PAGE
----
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This report outlines key findings from a Chartered Professional Accountants of Canada (CPA Canada) study of climate-related disclosures provided by TSX-listed companies in their securities filings.
Get your downloadable electronic copy.
Climate change is a key business issue. With the ratification of the global Paris agreement and the Canadian federal government's recent announcement of a national carbon price, it is clear the transition to a low-carbon, climate-resilient economy is underway. As a result of regulatory obligations and growing investor interest, climate change has significant implications for corporate disclosure.
Our study looks at the nature and extent of climate-related disclosures made by Canadian public companies in their securities filings (financial statements, annual information forms [AIF], management's discussion and analysis (MD&A), and information circulars). While this review indicates broad disclosure of climate-related information among Canadian companies, it also suggests there may be a gap between investor information needs and current corporate reporting practices.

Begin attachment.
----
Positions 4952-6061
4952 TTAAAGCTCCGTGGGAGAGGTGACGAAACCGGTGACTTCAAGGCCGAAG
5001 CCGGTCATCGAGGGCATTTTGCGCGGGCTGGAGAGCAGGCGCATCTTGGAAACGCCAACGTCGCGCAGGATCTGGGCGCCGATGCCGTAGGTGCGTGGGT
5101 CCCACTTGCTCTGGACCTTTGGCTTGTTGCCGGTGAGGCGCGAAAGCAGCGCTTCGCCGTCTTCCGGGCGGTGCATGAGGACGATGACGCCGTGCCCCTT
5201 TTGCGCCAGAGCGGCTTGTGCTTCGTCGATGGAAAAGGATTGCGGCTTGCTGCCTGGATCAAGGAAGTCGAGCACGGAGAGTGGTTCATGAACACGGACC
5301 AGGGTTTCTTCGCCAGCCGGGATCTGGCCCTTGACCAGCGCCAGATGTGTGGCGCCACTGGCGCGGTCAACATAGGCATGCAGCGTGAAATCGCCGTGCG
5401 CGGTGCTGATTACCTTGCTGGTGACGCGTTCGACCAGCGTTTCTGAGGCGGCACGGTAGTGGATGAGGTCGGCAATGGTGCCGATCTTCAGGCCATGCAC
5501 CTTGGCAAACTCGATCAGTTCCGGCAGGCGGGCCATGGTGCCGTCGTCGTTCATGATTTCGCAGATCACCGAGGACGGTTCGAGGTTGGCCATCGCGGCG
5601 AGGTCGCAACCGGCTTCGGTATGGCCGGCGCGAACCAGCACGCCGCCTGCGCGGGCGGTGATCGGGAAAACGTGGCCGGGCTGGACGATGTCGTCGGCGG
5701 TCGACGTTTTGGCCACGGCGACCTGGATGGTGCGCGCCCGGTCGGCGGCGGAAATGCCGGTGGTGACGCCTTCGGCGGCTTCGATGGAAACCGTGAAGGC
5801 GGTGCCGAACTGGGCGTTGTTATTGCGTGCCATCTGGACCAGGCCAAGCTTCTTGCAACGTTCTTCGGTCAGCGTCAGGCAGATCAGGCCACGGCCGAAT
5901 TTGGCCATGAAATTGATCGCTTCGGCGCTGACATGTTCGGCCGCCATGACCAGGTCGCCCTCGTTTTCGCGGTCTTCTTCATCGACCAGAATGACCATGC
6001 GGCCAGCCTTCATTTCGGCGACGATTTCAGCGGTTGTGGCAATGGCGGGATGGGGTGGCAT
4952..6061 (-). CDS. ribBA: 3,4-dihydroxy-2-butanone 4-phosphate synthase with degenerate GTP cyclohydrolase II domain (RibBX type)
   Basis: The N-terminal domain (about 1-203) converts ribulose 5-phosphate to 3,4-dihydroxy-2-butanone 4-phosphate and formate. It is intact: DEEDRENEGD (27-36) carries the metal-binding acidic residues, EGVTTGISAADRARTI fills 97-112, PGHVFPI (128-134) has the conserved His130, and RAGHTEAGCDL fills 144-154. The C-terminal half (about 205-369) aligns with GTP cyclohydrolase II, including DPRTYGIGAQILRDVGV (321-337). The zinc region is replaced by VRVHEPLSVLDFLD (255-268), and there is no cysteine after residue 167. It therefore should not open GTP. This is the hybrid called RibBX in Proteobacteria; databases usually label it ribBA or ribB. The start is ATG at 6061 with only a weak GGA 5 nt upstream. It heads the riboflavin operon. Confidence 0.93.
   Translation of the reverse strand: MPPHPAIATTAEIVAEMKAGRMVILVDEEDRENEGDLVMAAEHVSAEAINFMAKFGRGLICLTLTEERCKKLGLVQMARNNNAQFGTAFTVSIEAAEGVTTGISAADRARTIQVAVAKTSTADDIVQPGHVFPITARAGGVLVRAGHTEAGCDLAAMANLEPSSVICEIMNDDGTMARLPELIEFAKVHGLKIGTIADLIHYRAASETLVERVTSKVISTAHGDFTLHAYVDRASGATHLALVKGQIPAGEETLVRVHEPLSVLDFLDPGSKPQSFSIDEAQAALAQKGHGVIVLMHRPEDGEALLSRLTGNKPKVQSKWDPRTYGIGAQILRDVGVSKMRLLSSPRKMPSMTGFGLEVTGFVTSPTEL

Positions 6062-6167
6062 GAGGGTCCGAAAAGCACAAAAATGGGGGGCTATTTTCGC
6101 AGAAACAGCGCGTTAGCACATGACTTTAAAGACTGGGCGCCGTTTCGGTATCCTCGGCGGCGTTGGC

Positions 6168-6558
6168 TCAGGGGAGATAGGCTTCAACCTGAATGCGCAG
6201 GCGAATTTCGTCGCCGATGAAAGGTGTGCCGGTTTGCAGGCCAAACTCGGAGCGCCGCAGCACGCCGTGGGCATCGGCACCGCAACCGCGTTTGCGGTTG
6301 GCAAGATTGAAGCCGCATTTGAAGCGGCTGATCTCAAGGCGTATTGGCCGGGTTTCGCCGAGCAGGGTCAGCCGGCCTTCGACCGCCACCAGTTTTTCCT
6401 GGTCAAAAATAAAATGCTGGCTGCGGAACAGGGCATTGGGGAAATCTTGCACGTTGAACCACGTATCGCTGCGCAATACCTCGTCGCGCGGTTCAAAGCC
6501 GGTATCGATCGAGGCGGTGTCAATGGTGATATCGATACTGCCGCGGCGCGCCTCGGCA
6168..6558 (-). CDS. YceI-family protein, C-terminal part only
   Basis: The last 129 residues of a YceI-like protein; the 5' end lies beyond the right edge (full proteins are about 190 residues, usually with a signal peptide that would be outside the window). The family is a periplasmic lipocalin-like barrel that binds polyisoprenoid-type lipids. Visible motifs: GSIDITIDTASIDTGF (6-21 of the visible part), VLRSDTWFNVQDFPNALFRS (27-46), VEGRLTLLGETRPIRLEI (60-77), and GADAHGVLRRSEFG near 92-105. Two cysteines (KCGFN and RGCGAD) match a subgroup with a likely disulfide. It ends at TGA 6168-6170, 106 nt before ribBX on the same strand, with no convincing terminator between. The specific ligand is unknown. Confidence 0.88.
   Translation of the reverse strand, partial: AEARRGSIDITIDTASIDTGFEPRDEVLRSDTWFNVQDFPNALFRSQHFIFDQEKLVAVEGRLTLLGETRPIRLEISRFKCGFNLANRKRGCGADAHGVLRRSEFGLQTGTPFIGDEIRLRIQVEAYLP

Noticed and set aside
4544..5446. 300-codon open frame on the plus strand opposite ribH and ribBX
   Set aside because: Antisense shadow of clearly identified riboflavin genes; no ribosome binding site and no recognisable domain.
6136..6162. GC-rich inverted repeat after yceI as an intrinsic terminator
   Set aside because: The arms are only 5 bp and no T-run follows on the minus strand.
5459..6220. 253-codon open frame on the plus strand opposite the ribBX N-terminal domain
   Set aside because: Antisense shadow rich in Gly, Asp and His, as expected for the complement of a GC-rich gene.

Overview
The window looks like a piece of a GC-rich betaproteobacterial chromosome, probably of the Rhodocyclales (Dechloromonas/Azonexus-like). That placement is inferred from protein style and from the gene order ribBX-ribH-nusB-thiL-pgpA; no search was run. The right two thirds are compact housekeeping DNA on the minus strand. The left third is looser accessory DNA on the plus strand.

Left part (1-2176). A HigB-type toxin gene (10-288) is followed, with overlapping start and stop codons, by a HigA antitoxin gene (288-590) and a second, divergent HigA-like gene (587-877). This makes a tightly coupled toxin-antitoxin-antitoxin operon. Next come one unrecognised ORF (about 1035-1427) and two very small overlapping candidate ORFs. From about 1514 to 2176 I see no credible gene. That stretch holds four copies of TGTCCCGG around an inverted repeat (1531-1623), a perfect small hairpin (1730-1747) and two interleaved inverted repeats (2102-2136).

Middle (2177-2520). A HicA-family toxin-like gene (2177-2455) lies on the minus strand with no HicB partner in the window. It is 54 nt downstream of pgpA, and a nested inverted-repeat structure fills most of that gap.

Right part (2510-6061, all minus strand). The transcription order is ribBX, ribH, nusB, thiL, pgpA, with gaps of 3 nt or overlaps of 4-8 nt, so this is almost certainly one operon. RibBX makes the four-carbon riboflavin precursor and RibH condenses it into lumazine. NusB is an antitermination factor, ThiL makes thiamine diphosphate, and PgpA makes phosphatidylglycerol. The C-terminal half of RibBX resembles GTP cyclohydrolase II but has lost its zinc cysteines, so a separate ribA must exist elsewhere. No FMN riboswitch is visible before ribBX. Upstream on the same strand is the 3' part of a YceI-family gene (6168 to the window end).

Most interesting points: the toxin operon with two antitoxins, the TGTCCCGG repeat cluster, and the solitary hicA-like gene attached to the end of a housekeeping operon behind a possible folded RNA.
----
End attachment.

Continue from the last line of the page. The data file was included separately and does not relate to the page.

This report highlights key findings from the study and opportunities for CPAs, companies, securities regulators and investors to engage in meaningful dialogue to enhance climate-related disclosures in regulatory filings.
May 25, 2020
COVID-19 UPDATE: Your health and safety are very important to CPA Canada. Out of an abundance of caution, the National Technology Forum will be postponed and rescheduled for a later date. This measure follows current public health guidelines on large gatherings to reduce any potential risk of exposure to the coronavirus. More information will be posted here once available. If you have already registered for the forum, we will be in touch with you soon.
March 18, 2020
The federal government’s actions and fiscal support to address the widespread and devastating economic fallout of the COVID-19 pandemic are welcomed by Chartered Professional Accountants of Canada (CPA Canada).
Employees working away from the office could be your company’s weakest link when trying to avoid a cyberattack, experts say